President Donald Trump's executive orders on immigration include plans to build a border wall, deport more people and crack down on sanctuary cities.

A temporary ban on incoming refugees and a halt to visas for immigrants from certain countries could also be in the offing.

The measures unveiled this week provide the most detailed information we've seen so far about Trump's overhaul of the US immigration system. But there are many unanswered questions about how things will play out.

Here are seven key questions we're asking:

1. How much will it cost?

That's the more-than-$10-billion question. Trump has used that price tag to estimate how much building a wall on the US-Mexico border would cost. And the wall is only the beginning.

The numerous initiatives outlined in his executive orders also include plans to hire at least 15,000 more people (5,000 new Border Patrol agents and 10,000 additional immigration officers). That could cost another few billion dollars, based on the Department of Homeland Security's 2017 budget request, which asked for $7 billion to hire more than 40,000 officers.

Another possible big-ticket item: plans to build more detention centers.

2. Where will the money come from?

As the New York Times pointed out in a story on Wednesday, no matter what Trump prioritizes, Congress has the checkbook.

The President does have some leeway to shift funds between departments, but money for major initiatives will need to come from lawmakers.

Even if Congress has to foot the bill up front, Trump has vowed to make Mexico pay for the border wall eventually -- something Mexican officials say they'll never do. The latest possibility floated by administration officials: imposing a 20% tax on imports from Mexico to pay for the border wall.

3. What happens to the Dreamers?

On the campaign trail, Trump touted his plans to dismantle his predecessor's crowning immigration achievement: the program that prevented about 750,000 undocumented immigrants who were brought to the United States as children from being deported. The Deferred Action for Childhood Arrivals program helps the so-called Dreamers get driver's licenses, enroll in colleges and secure jobs.

And there's little doubt that it will end up on the chopping block.

But so far, Trump's administration is still accepting applications for the program.

4. How will this impact sanctuary cities?

One of Trump's executive orders says the federal government will cut funding to cities that refuse to cooperate with federal immigration officials.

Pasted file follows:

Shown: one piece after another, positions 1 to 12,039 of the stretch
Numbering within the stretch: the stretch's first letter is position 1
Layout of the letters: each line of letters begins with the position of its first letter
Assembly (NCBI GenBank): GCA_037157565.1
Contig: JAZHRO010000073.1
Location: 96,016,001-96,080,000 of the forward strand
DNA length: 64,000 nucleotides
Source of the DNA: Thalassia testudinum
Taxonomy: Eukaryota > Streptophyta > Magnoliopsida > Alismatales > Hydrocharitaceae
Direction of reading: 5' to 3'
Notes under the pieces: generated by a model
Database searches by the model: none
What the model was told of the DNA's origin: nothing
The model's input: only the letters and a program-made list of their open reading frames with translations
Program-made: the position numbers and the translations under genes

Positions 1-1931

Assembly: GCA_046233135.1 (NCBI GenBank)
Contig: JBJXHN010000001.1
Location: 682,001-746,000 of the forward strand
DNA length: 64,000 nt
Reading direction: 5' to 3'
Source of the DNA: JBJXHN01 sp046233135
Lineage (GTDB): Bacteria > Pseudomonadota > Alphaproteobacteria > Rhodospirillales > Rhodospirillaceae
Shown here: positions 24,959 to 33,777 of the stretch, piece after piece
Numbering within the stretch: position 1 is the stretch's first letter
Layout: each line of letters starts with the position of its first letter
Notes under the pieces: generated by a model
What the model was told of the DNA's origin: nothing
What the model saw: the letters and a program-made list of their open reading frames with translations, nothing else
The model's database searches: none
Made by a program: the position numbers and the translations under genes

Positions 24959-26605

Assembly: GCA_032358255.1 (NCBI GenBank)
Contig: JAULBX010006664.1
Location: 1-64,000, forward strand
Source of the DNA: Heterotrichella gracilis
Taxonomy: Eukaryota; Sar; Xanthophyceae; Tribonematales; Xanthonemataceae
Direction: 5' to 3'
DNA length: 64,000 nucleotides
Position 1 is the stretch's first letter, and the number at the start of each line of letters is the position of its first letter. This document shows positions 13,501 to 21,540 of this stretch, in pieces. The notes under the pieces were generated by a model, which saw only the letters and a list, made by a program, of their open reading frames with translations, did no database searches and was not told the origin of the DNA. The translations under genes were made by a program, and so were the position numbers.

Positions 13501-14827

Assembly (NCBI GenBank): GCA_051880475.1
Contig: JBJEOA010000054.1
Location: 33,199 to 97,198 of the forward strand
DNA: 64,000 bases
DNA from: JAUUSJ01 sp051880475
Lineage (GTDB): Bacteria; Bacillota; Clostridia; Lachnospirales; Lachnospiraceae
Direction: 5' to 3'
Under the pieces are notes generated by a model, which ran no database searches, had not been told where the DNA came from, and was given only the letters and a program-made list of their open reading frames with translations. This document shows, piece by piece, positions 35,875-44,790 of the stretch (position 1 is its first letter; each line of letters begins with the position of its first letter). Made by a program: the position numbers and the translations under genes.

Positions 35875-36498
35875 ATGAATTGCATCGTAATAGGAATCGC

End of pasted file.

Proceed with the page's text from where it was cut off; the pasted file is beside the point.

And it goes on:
That means federal grants that provide millions of dollars to local governments could be at stake.

These so-called sanctuary cities say they're committed to protecting their undocumented residents from possible deportation, and they're banding together as they brace for what's likely to be a contentious legal battle.

Already New York Mayor Bill de Blasio has said he's ready to go to court over the issue, and it's likely others will follow suit.

5. When will we start to see these changes happening?

It's unlikely many significant changes in the way the US handles immigration will happen overnight.

But even a small memo outlining priorities can have a big impact on how individual cases are handled. We saw that in 2014, when the Obama administration issued new guidelines that shifted enforcement efforts to focus on recent border-crossers and criminals who posed a threat to public safety. That change meant some cases were dropped altogether, while others were scheduled for court dates several years in the future.

Trump's executive orders would crack down more severely on immigrants accused of criminal offenses, and could signal that cases that might have been dropped before will now become a priority.

6. And how long will they take?

Just because something shows up in an executive order doesn't mean it will become reality.

President Obama tried a similar approach in 2014 to expand the DACA program and create a new program to help the Dreamers' parents.

Those programs faced swift legal challenges and were tied up in the courts for years before the Supreme Court deadlocked over whether they were constitutional, effectively killing the measures that would have helped more than 4 million undocumented immigrants come out of the shadows.

7. Will these measures impact people who aren't undocumented immigrants or refugees?

In all likelihood, yes. But exactly how remains unclear.

Activists quickly slammed a reported policy that would bar people from Iraq, Syria, Iran, Sudan, Libya, Somalia or Yemen from entering the US for 30 days, calling it Islamaphobic and tantamount to a "Muslim ban."

The details of the policy haven't been officially announced, and it's unclear how it would apply to immigrants from those countries who have already obtained visas to be in the United States to study or work.

It's also unclear how immigration authorities will approach Trump's intensified focus on deporting criminals. But it's possible that green card holders and other legal residents could end up in deportation proceedings if they have any charges on their records.

CNN's Tal Kopan and Lisa Rose contributed to this report.